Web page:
Aerobic cellular respiration is central to the energy metabolism of all eukaryotes and many prokaryotes.  The final stages of aerobic respiration are carried out in the mitochondria by the respiratory complexes. These large membrane protein complexes couple the energetically downhill transfer of electrons to the pumping of protons across the membrane.  The large proton gradient generated is used by the Adenosine Triphosphate (ATP) Synthase complex to synthesize ATP. Energy stored in the ATP molecule is used throughout the cell to power many essential processes. It has been demonstrated that the individual respiratory complexes assemble in the membrane to form supercomplexes (SCs). The possible physiological functions of the SCs remain unknown. Here we propose to use the model fungal phytopathogen Ustilago maydis to perform structure-function experiments on respiratory SVs. Using this model system, we will be able to build a mechanistic understanding of respiratory SCs and shed light onto the physiological roles of SCs across all eukaryotes.

James Letts, Molecular and Cellular Biology, UC Davis

Oscar Flores-Herrera, Bioquímica, Universidad Nacional Autónoma de México

The California Floristic Province (CFP), a plant diversity hotspot on the Pacific coast of North America, includes around 7,000 species of vascular plants, 60% of which grow nowhere else. Understanding how and why the flora became so diverse can help us predict how this diversity may be affected by a rapidly changing environment. Two hypotheses, with different implications for conservation of CFP diversity, have been proposed to explain this diversity: (1) high diversification and low extinction within the CFP, and (2) retention of species in the CFP that originated more broadly across western North America but have disappeared outside of the CFP.  To test these hypotheses, we will reconstruct the biogeographic history of Arctostaphylos pungens, Mexican manzanita, a shrub that occurs broadly within the CFP, the southwestern US, and throughout most of Mexico. We will sample the species throughout its range, and using molecular genomic and phylogeographic methods, will identify the ancestral range as either within the CFP, supporting hypothesis 1, or outside the CFP, supporting hypothesis 2. By evaluating the evidence for both hypotheses, this study will provide novel insight into the origin of CFP plant diversity, and serve as a template for similar future studies.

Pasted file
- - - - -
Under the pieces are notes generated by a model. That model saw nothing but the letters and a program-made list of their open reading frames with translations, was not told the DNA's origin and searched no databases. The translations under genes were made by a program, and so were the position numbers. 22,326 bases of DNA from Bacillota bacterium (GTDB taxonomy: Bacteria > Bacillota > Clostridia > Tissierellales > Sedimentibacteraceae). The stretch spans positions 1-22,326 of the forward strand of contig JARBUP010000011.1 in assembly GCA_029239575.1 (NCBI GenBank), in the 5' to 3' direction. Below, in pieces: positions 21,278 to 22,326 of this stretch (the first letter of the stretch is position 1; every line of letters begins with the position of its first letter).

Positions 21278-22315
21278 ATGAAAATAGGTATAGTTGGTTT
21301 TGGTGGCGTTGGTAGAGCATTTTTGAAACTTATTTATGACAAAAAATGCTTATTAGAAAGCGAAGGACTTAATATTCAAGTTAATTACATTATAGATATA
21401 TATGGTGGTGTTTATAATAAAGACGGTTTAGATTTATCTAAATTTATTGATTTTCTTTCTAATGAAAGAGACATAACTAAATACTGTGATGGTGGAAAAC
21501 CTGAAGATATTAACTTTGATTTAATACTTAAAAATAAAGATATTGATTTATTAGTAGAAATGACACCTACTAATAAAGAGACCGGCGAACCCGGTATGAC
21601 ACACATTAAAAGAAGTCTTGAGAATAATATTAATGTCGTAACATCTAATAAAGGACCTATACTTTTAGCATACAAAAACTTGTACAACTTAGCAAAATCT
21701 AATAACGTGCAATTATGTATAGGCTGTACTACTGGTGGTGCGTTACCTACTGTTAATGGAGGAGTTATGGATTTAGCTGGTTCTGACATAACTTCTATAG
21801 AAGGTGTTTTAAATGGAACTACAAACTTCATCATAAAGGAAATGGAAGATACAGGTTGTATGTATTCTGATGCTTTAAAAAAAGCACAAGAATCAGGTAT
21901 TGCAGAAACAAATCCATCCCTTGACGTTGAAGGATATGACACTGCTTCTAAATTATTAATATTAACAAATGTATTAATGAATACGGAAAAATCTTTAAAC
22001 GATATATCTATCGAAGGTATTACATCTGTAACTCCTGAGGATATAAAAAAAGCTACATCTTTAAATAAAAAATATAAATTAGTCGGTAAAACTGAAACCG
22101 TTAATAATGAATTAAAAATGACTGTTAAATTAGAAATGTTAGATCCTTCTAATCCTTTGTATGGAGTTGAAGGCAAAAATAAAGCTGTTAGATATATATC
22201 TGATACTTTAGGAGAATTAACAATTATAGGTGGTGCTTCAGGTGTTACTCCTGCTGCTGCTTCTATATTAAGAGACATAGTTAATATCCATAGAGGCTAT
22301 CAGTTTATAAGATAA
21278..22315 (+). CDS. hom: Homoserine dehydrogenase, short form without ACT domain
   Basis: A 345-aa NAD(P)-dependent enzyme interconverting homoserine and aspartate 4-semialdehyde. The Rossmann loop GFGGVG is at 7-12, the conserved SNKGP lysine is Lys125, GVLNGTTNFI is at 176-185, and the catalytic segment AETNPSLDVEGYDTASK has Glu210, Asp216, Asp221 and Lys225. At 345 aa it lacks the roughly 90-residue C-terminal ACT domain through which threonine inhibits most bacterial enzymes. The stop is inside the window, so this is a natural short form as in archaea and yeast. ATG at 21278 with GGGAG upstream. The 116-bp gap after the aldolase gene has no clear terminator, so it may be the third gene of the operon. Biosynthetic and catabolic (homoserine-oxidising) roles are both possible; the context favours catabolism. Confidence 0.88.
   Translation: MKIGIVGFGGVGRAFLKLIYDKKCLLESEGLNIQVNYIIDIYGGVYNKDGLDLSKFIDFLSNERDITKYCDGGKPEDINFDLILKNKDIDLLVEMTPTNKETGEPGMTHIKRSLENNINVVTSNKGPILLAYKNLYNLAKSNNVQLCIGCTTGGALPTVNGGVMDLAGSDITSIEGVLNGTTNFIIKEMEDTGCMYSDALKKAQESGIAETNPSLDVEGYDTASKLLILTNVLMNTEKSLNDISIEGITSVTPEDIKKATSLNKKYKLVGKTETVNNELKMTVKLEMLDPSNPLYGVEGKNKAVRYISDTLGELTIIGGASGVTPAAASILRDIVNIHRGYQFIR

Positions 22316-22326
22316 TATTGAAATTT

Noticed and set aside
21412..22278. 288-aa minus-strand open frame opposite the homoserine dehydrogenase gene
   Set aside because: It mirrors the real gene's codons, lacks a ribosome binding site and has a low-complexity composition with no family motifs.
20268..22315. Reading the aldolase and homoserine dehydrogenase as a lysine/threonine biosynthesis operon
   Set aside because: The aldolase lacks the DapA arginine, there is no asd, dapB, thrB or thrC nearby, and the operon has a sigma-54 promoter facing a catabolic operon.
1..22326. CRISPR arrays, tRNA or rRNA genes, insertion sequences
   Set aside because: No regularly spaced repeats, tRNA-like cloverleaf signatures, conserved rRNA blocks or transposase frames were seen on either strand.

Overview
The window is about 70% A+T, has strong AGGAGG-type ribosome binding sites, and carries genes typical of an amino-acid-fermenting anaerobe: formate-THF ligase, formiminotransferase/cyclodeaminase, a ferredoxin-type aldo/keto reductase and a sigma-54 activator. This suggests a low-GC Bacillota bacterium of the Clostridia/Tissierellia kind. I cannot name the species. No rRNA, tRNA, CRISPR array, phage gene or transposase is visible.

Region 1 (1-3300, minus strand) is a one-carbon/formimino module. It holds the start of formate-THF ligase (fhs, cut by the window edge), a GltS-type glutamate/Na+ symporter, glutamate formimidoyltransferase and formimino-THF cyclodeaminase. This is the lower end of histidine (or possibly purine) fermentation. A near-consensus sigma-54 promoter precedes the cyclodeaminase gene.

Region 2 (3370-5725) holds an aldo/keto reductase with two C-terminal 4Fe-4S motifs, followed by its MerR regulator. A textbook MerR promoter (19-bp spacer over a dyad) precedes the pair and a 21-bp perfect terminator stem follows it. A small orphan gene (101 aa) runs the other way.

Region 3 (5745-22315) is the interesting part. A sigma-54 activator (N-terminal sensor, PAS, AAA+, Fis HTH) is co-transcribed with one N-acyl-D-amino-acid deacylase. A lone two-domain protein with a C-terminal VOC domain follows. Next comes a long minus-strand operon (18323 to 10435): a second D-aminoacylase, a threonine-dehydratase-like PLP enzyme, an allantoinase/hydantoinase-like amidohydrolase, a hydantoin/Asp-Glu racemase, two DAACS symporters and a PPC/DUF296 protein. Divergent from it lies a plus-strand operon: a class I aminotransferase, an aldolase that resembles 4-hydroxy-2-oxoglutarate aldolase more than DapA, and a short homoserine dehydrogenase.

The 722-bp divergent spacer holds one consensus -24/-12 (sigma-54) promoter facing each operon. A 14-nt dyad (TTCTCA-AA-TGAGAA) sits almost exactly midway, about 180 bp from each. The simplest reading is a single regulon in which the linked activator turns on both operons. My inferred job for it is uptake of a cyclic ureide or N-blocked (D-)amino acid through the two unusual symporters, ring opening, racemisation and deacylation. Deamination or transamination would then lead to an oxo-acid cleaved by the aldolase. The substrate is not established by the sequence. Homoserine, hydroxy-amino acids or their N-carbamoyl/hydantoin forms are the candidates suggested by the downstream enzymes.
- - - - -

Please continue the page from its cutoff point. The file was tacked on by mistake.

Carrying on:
Amy Litt, Botany and Plant Sciences, UC Riverside

Laura Trejo-Hernández, Laboratorio Regional de Biodiversidad y Cultivo de Tejidos Vegetales, Universidad Nacional Autónoma de México

One of the challenges in the fight against poverty is the precise localization and assessment of the  sprawl of vulnerable communities. This is traditionally accomplished using nation-wide census exercises, a burdensome process that  requires field visits by trained personnel. Unfortunately, censuses are conducted only sporadically (e.g., every ten years in Mexico), which makes it difficult or impossible to track the short-term effect of policies to fight poverty.  In practice, poverty assessment is  carried out through extrapolations, sampling, or indirect indicators. In this project, we propose to build a system that correlates  images from  satellite surveys with data captured in the field by means of machine learning schemes. Given images of the area of interest, the system may infer specific measures of poverty of the communities considered. This will allow for the quick assessment of the degree of vulnerability of new or changing community sprawls, providing quantitative information that can be used to evaluate the effect of governmental policies and socio-economical factors.

Roberto Manduchi, Computer Science and Engineering, UC Santa Cruz

Joaquín Salas, Centro de Investigación en Ciencia Aplicada y Tecnología Avanzada, Instituto Politécnico Nacional – Queretaro

Wage transparency not only addresses critical issues around bureaucratic transparency, it also provides a window into the ways in which and how employees respond to learning about the inequality around them.  We propose an experiment that will encourage all 250,000 Mexico City employees to access a new government pay transparency website. We will overlap multiple messages on top of the pay transparency website invitation, emphasizing the importance of tenure, effort, or productivity of employees in determining wages. We will measure the effect of transparency, as well as competing sources of potentially legitimate wage inequality, on changes in employment outcomes, namely wages, job positions, and quit rates.

Craig McIntosh, School of Global Policy and Strategy, UC San Diego

Mauricio Romero, Economía, Instituto Tecnológico Autónomo de México

Multiple stellar systems are a typical outcome of the star formation process. Understanding how these systems evolve over time, especially when individual components begin the giant phase of stellar evolution, are critical in determining the final states of these groups of stars and how they will affect the evolution of their host galaxies. We propose a research program that will characterize a new class of first-ascent giant stars discovered in a Co-PI’s thesis research. The circumstellar environment of these giant stars resembles that of newly born stars, earning these objects the name of “Phoenix Giants”. What caused these objects to experience their unusual rebirth remains unknown. With the unprecedented capabilities of the Large Millimeter Telescope (LMT).